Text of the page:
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Global experts explore treatment options for athletics injuries at Aspetar conference

Global experts explore treatment options
for athletics injuries at Aspetar conference

Tribune News Network
Aspetar, the orthoapaedic and sports medicine hospital in Doha, has successfully concluded its three-day conference on medicine and science in athletics which featured an impressive elite of speakers and interactive sessions for more than 250 participants.
Researchers, healthcare professionals and sports medicine experts from across the globe discussed the latest therapies for athletics injuries. Over 70 renowned experts delivered 16 ground- breaking informative sessions and workshops.
Prof Jan Ekstrand, chief medical officer (CMO) at Aspetar, said; “The conference is aimed at bringing the world’s best medical professional together to discuss how they can ensure athletes are kept in good health and that they have the best medical and training support to operate at their optimal performance level. We have experts from around the world representing and discussing the newest research techniques to help athletes from different athletic disciplines stay fit and healthy, both physically and mentally.”
Prof Ekstrand also discussed how he sees a coach as more important than a doctor when it comes to injury prevention in top class football clubs and how this could apply to individual sports such as athletics, since the coach often decides the work-load on an athlete. He went on to say that a coach’s approach and attitude is also important to the mental health and injury prevention of any athlete. The professor also shared findings from a football study which demonstrated how this approach could be applied to track and field athletes.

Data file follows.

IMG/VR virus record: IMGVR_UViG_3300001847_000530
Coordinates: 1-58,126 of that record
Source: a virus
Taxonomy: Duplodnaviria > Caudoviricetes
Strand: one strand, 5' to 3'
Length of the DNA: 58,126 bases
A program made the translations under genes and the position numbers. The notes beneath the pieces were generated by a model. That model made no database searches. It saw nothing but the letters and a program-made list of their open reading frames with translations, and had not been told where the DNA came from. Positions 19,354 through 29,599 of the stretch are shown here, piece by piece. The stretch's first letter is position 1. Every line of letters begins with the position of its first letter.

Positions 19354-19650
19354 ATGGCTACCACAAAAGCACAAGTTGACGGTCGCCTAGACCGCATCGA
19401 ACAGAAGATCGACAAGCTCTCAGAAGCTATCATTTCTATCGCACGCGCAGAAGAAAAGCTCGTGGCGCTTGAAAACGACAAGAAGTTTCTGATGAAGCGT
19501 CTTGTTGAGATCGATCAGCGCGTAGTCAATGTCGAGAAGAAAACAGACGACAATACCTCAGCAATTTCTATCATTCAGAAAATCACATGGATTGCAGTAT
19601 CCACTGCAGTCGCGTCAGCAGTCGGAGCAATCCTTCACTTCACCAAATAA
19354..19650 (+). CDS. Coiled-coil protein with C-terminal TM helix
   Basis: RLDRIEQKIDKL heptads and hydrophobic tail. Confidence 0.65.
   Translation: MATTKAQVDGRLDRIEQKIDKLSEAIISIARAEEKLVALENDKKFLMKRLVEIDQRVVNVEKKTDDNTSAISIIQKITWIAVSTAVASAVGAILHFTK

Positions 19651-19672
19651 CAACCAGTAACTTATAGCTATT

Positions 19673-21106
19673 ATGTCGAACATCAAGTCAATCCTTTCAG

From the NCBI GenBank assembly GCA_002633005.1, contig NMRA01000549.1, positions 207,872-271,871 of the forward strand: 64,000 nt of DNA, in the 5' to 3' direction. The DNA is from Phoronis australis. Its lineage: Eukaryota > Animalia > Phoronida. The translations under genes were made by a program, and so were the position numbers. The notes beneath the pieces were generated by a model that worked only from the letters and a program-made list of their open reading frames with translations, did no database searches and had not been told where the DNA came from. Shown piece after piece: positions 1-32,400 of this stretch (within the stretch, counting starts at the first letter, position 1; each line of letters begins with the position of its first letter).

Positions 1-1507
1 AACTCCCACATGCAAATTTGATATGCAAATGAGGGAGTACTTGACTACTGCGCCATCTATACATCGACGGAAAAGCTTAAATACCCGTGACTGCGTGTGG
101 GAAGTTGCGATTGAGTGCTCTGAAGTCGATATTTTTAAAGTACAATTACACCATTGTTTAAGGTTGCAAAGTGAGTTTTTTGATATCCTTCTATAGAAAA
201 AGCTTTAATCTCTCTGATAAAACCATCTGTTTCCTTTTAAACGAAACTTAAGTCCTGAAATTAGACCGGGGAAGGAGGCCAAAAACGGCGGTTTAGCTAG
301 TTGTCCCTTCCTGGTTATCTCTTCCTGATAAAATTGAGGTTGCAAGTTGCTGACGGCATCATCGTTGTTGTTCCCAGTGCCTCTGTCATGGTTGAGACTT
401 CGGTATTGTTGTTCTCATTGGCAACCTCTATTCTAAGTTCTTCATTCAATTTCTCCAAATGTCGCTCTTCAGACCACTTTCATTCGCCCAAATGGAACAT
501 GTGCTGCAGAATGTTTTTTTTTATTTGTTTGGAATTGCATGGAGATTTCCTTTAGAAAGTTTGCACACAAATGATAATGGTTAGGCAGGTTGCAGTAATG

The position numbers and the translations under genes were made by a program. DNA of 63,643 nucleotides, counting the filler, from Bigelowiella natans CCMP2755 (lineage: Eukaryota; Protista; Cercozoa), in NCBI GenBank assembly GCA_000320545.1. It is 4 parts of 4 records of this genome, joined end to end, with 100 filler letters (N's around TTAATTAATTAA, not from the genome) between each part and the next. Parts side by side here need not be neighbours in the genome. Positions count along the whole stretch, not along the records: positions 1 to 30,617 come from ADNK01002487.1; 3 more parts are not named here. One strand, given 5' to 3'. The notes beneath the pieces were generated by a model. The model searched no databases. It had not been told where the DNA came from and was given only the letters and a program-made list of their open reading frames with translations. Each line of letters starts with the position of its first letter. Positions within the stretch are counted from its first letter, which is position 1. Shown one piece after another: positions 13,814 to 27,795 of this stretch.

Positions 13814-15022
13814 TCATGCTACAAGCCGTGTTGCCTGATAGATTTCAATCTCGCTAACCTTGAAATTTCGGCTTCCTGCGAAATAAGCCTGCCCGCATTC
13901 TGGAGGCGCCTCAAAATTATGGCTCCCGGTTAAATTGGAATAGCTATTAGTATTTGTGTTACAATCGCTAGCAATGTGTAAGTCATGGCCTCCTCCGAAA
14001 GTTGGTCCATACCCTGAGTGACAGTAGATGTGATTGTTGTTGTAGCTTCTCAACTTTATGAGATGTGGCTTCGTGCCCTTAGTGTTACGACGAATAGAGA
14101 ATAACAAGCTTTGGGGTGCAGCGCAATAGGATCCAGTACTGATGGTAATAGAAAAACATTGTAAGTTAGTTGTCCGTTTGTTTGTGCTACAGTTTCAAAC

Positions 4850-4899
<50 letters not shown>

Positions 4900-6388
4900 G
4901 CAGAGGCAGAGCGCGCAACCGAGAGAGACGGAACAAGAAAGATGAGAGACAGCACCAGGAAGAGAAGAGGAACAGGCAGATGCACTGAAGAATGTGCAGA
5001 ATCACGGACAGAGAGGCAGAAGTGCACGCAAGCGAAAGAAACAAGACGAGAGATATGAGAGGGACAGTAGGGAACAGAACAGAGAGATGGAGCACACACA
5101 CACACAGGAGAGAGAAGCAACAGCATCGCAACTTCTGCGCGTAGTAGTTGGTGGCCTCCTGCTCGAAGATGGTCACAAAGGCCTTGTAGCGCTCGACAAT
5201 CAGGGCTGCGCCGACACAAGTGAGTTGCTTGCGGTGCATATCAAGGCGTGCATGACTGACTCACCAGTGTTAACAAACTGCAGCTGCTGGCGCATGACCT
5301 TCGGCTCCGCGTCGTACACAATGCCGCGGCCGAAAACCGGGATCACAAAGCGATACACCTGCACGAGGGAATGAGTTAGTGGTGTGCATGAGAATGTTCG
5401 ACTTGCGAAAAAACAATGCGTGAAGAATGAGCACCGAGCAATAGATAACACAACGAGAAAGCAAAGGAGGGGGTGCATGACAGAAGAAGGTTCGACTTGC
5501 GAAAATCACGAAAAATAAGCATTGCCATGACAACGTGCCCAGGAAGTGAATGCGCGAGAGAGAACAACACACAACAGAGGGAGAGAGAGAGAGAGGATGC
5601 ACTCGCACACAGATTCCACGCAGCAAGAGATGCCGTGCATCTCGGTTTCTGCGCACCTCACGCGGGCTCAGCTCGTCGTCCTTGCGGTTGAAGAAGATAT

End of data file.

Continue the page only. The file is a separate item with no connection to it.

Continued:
Another speaker from La Trobe University Sport and Exercise Medicine Research Centre in Australia, Prof Dr Jill Cook, said; “This conference is a fabulous opportunity to share our knowledge with other experts who specialise in track and field athletics. It was great to be given a platform to speak about my work with other leading professionals”
Professor of Sport and Exercise Medicine at the Faculty of Health Sciences, University of Pretoria, South Africa, Dr Martin Schwellnus, also hosted a session and discussed how modern-day, elite athletes now have to frequently travel internationally to compete at events taking from a few days to 1 or 2 weeks and that this kind of travel is associated with an increased risk of health challenges that can affect sports performance.
“The tremendous success of this conference will encourage us to organise it on an annual basis,” said Dr Paul Dijkstra, Director of Medical Education at Aspetar and Chairperson of the Scientific Planning Committee.